This rare Cymbidium orchid, Satsuma Beach “Hideko,” is a gift from one of Ha Bui’s friends, a Japanese American in Torrance that named it after his mother. “Only three people have it, and people have been willing to pay $1,000 for it, but I made a promise that I wouldn’t sell it,” says Bui.
 (Raul Roa/Staff Photographer)
Ha Bui tends to name his hybrids after his family: his late parents, a couple he lived with in his youth that he calls “his American parents,” his wife and children.

His wife’s name is My Van (pronounced mee vahn in Vietnamese), but Bui jokes that people who don’t know him very well assume that he’s naming his orchids after his minivan. He also names a lot of his hybrids after Little Saigon.

Here, he’s standing in front of the Newport Harbor Orchid Society’s display. (Raul Roa/Staff Photographer)
The Paphiopedilum delenatii, sold by Cal-Orchid Inc. ( of Santa Barbara, is native to Vietnam and during wartime, it was illegal to take them from their native habitat and people were jailed for trying to smuggle them out, explains Ha Bui. It could only be purchased from a prestigious nursery in France and it was believed to be extinct in nature. Since it was re-discovered in 1993, it’s commonly sold in Vietnam and has made it over, legally, to the U.S.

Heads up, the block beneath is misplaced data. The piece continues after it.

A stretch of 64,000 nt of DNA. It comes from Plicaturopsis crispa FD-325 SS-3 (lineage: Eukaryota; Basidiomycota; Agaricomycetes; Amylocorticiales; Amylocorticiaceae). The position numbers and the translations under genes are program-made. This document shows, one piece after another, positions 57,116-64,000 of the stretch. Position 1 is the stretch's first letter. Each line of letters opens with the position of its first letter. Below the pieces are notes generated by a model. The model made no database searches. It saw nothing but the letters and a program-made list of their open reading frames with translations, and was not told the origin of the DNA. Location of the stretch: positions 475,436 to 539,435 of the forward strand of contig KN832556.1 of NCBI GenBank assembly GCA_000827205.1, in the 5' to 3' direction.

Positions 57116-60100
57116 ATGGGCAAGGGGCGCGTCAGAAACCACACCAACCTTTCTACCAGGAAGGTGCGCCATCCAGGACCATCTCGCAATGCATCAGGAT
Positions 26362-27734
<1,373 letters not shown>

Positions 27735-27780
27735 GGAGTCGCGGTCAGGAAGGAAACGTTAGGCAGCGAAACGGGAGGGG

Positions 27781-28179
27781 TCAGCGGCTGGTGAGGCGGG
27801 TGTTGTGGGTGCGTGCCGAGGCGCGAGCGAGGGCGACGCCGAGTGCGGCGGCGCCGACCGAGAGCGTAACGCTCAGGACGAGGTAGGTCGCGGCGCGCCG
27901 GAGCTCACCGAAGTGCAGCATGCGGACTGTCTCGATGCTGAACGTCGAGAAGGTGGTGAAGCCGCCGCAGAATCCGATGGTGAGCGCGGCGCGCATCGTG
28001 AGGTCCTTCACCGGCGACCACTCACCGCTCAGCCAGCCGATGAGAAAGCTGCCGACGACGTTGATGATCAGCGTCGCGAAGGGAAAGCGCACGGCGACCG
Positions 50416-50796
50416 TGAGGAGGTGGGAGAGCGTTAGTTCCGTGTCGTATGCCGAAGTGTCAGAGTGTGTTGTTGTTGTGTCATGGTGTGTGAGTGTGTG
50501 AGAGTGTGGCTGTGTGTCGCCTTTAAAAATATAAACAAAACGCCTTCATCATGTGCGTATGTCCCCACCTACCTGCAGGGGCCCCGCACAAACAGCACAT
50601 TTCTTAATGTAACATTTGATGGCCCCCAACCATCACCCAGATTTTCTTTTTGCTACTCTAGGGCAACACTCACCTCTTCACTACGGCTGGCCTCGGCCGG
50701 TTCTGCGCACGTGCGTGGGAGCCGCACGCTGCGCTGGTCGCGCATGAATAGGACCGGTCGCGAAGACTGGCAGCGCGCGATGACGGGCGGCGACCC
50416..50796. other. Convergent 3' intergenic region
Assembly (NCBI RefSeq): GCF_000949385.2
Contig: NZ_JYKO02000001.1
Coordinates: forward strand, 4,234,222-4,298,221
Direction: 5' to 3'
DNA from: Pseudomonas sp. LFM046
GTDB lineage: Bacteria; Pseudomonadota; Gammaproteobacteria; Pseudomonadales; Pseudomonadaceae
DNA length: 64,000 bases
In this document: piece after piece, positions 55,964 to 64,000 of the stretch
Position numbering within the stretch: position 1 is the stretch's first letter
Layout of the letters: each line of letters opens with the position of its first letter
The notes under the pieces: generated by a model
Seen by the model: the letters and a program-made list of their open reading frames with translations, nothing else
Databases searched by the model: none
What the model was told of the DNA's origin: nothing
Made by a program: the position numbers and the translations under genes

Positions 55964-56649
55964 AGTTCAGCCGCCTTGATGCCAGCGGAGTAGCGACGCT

“Conservation-wise, we actually propagate it, pollinate it, instead of trying to collect them from the wild, to make it more available,” Bui says.  (Ada Tseng)
Cypripedioideae are commonly known as slipper orchids because of the slipper-shaped pouches of the flowers. This Paphiopedilum Nitens “Sue” was on display at the 2020 Newport Harbor Orchid Society Orchid Expo and Sale at the Westminster Mall. (Raul Roa/Staff Photographer)
Ha Bui says that many people overwater orchids, especially if they put them in nice vases and let it sit in the water, which rots the roots. “The key is to let it nearly dry out before you water it again,” he explains. “It’s actually quite low maintenance, but if you baby it and water it too much, you kill it. It’s best to take the orchid to the sink, run water through it and let it flush out before you put it back in the vase.” (Raul Roa/Staff Photographer)